Wednesday, February 20, 2002
DPR at 10:28 AM [url]:
Fibers into the home actually ET abduction probes?
Is it possible that ZDNet and David Coursey have hired the media consultants who shaped the Star, the Globe and the National Inquirer?
The headline on Coursey's ZDNet piece today tells it all. Ultrawideband: How it could watch you in your boudoir.
Amid a collection of technically misinformed assertions, Coursey emphasizes speculation that UWB might be used to spy in our homes. Sounds scary, right? Right up there with the assertions that any use of UWB would cause planes to fall from the sky (another rumor used by opponents to block any commercial use of UWB technology).
Giving Coursey the benefit of the doubt, maybe the deeper intellectual issues associated with spectrum policy are too boring for his readership, so he felt compelled to spice it up with something his readers could relate to - peeping Toms. But I think that's being too nice.
Maybe the next thing for ZDNet to cover is the tie-in between Britney Spears' dating problems and MP3 downloading...
Tuesday, February 19, 2002
BobF at 11:05 PM [url]:
Billy Tauzin featured in Slate
This letter has been forwarded to David Farber's IP list. That version was in plain text. This version retains the typography and should be more readable.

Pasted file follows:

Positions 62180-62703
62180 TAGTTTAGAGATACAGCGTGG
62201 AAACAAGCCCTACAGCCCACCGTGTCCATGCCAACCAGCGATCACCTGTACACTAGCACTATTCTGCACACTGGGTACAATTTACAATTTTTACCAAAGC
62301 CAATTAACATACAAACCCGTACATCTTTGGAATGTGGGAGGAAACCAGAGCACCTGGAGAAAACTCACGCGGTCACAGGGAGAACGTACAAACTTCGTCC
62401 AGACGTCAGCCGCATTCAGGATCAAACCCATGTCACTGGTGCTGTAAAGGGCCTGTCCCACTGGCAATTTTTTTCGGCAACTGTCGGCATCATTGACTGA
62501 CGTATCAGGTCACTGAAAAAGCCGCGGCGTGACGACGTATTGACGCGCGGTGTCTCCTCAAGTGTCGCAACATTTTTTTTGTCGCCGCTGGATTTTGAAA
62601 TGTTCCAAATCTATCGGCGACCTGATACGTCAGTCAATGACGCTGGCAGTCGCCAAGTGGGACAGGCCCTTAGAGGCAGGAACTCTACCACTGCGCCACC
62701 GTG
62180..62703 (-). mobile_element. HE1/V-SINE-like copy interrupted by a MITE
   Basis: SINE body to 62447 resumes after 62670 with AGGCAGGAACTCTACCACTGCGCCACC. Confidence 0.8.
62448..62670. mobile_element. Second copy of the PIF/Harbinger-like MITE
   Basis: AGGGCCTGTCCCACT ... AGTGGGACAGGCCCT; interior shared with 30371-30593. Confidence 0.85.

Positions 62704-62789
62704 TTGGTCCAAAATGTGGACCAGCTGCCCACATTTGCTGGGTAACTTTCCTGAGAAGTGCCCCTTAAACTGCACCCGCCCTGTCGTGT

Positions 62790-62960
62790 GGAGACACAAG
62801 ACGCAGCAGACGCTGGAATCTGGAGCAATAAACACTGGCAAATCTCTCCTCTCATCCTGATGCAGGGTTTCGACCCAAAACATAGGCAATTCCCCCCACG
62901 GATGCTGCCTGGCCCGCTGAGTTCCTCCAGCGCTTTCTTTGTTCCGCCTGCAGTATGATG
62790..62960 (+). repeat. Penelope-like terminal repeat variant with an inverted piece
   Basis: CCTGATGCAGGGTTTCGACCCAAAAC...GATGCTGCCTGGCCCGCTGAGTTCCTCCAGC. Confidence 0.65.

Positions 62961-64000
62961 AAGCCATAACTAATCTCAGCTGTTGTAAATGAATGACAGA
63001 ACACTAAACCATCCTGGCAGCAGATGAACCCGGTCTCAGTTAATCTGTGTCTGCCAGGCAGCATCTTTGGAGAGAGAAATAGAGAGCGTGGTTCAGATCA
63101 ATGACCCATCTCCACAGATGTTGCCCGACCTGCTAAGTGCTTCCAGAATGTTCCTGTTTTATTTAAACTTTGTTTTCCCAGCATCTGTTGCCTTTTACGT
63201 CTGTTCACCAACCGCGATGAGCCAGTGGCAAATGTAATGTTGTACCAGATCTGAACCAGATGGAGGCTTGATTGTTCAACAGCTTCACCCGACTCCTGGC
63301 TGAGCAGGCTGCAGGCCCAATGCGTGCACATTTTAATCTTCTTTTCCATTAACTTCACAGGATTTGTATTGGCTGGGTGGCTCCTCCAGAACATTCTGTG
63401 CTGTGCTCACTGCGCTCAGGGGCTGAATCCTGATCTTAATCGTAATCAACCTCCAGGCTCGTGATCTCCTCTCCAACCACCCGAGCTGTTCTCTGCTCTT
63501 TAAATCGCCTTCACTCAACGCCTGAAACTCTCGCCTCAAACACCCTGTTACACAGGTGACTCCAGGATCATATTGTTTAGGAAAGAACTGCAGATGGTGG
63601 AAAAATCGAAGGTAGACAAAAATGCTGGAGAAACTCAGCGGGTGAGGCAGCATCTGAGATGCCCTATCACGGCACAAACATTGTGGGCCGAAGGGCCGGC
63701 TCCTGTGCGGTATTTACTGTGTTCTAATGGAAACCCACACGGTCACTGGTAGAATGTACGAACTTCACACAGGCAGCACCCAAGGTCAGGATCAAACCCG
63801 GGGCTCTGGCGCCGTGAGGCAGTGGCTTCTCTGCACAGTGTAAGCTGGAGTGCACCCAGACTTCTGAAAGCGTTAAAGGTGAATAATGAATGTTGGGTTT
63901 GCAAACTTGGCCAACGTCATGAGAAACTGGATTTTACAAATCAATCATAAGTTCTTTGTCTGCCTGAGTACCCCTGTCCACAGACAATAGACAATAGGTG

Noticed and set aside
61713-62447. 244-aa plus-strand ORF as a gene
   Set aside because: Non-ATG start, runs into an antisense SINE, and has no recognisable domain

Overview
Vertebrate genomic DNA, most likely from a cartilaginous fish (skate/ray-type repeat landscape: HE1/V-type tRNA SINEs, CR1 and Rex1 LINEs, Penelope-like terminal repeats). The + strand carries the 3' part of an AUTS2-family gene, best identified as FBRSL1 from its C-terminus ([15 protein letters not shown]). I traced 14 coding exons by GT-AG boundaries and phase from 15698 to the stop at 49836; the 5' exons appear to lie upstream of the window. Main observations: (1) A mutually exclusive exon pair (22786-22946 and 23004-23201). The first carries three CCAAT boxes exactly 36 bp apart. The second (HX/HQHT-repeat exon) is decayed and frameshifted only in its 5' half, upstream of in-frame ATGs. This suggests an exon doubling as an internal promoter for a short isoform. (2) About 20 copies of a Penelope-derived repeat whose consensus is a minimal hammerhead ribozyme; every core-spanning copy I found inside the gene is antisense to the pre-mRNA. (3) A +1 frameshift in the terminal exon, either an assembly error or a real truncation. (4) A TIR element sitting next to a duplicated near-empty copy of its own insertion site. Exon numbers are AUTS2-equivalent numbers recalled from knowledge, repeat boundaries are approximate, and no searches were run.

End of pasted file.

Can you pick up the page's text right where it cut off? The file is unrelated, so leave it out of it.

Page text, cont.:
I wrote this note last night and wanted time to mull it. It is interesting to note how much the Enron story makes great theater whereas the Telecom issues that are more significant go unnoticed. I also happen to be listening to the C-Span as I write this. It is a replay of a 12/5/2001 episode on Watergate including Nixon's explicit orders to stop pursuing specific anti-trust cases.
Billy Tauzin the co-author of the �Tauzin-Dingell� bill that will perpetuate the incumbents control over connectivity and assure that the current businesses are preserved by preventing new ones from threatening them. (An admittedly biased summary)
I was going to just forward a pointer to the article but in reading it I felt obliged to comment further. So far as much as I've ranted about the telecommunications situation I�ve given the benefit of the doubt to the players.
For example, I�ve hesitated to compare the Bells with Enron but there is a parallel in that the accounting practices of the Bells might be mathematically correct but the premises are completely fictitious as they are based on regulatory constructs rather than a marketplace.
The articles points out that he is �pro-business�. But there is a big difference between preserving current companies (by, for example, shielding them from scrutiny) and preserving �business� in the sense of facilitating the marketplace.
In an attempt to learn more I went to his web site at http://www.house.gov/tauzin/and then the English version but the site hasn�t been updated in a long time.
The name of the bill he is sponsoring the �Internet Freedom and Broadband Deployment Act of 2001� (http://thomas.loc.gov/cgi-bin/query/D?c107:1:./temp/~c107oEqT7i::)